“By the first week of April, we had put together 59 guides,” Gallanter says.
Four hundred volunteers consistently update all 59 resource guides, which cover different neighborhoods across the city and have lived on the Center’s website. This year, Chin finished integrating them all into his Share Meals app so they are easily accessible by phone. “[Now Share Meals] is both for the general public and for students,” he says. The app has roughly 9,000 users, including students, faculty and people not affiliated with the university.
Following the success with the New York City Food Policy Center, Chin reached out to Hunger Solutions Institute at Auburn University in Auburn, Alabama. Pre-COVID, Hunger Solutions Institute used Share Meals to help address campus food insecurity. Chin wanted to know if the institute would be interested in expanding off campus. Together, they quickly decided to develop food resources guides for the entire state. “It was a mutual partnership and we sought it almost simultaneously,” says Alicia Powers, managing director of Hunger Solutions Institute.
Like in New York City, Alabama’s resources around food programs were “fragmented,” as Malerie Goodman, a graduate research assistant with the institute, puts it. “It was time-consuming to find resources addressing hunger across the state of Alabama. We realized there needed to be a hub of information so families could find this quickly and easily.”
The team and volunteers at the Hunger Solutions Institute handled the outreach, called grocery stores, food pantries and other organizations, and collected data population for the online database. Chin supported with technical assistance, connecting the institute’s team to a network of “philanthropic coders” who assisted with data mining. The Alabama guide is outlined as a county map, so people click on their county to see a list of local resources.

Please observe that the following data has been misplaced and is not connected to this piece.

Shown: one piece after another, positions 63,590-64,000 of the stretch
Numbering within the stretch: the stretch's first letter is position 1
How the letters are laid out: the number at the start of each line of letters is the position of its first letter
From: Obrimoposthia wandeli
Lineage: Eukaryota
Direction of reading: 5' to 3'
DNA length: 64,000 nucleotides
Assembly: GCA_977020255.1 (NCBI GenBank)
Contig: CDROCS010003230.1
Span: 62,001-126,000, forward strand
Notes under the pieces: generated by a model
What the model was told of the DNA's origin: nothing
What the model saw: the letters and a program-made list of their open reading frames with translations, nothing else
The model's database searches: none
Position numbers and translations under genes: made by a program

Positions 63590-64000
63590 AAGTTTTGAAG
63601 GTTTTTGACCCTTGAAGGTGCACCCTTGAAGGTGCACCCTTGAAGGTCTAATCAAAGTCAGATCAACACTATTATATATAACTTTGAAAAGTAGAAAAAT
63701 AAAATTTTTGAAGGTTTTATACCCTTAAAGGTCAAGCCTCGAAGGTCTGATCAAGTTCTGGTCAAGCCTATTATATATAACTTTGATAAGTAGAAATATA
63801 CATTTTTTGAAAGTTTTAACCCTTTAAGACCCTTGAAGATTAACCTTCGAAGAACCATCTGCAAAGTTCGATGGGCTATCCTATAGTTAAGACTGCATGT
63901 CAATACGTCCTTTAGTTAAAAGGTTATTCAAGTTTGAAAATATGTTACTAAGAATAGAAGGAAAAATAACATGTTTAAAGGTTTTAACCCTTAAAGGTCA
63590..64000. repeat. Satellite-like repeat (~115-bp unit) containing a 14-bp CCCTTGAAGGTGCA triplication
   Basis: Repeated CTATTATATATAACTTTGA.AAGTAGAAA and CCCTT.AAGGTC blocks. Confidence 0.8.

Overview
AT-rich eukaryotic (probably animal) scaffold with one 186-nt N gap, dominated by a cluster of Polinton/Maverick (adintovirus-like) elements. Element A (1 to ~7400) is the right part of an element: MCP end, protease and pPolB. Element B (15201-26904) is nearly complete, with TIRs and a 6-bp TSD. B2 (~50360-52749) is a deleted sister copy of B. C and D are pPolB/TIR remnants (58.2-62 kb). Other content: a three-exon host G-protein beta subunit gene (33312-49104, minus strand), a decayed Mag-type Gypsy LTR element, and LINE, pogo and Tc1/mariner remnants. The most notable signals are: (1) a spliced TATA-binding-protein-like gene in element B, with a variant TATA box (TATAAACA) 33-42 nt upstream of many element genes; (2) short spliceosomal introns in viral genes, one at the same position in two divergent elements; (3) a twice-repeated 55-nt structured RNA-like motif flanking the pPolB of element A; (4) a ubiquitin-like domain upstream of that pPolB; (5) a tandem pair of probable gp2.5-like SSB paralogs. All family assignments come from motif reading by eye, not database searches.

While both resources were developed as an emergency response to the pandemic, they have become permanent tools the organizations keep regularly updated.
Jon Chin (3rd from right) and his team at the international summit of Universities Fighting World Hunger in 2018. (Photo courtesy of Jon Chin)
About six months ago, New York City Food Policy Center, Hunger Solutions Institute and Share Meals also began collaborating on a digitalized tool kit to help other organizations. “We’re putting together best practices for other cities, states and organizations that might be interested,” says Gallanter. “Our goal is to collaborate and identify some of the common grounds,” says Goodman, which includes securing organizational support, managing volunteers and data, and developing efficient technology.
Chin’s goal is for Share Meals to provide the tool kit, software, and support for any organization, agency or group who wants to create food guides. He’s already identified potential partners for expansion and is in conversation with SUNY Geneseo, Columbia University and the University of North Carolina.
Chin has come a long way from the original idea of helping share NYU meal swipes. “It’s given shape and direction to my life,” he says of continually improving the app to serve new communities. “I’ve seen the power of what technology can do for our nonprofit and social impact spaces.”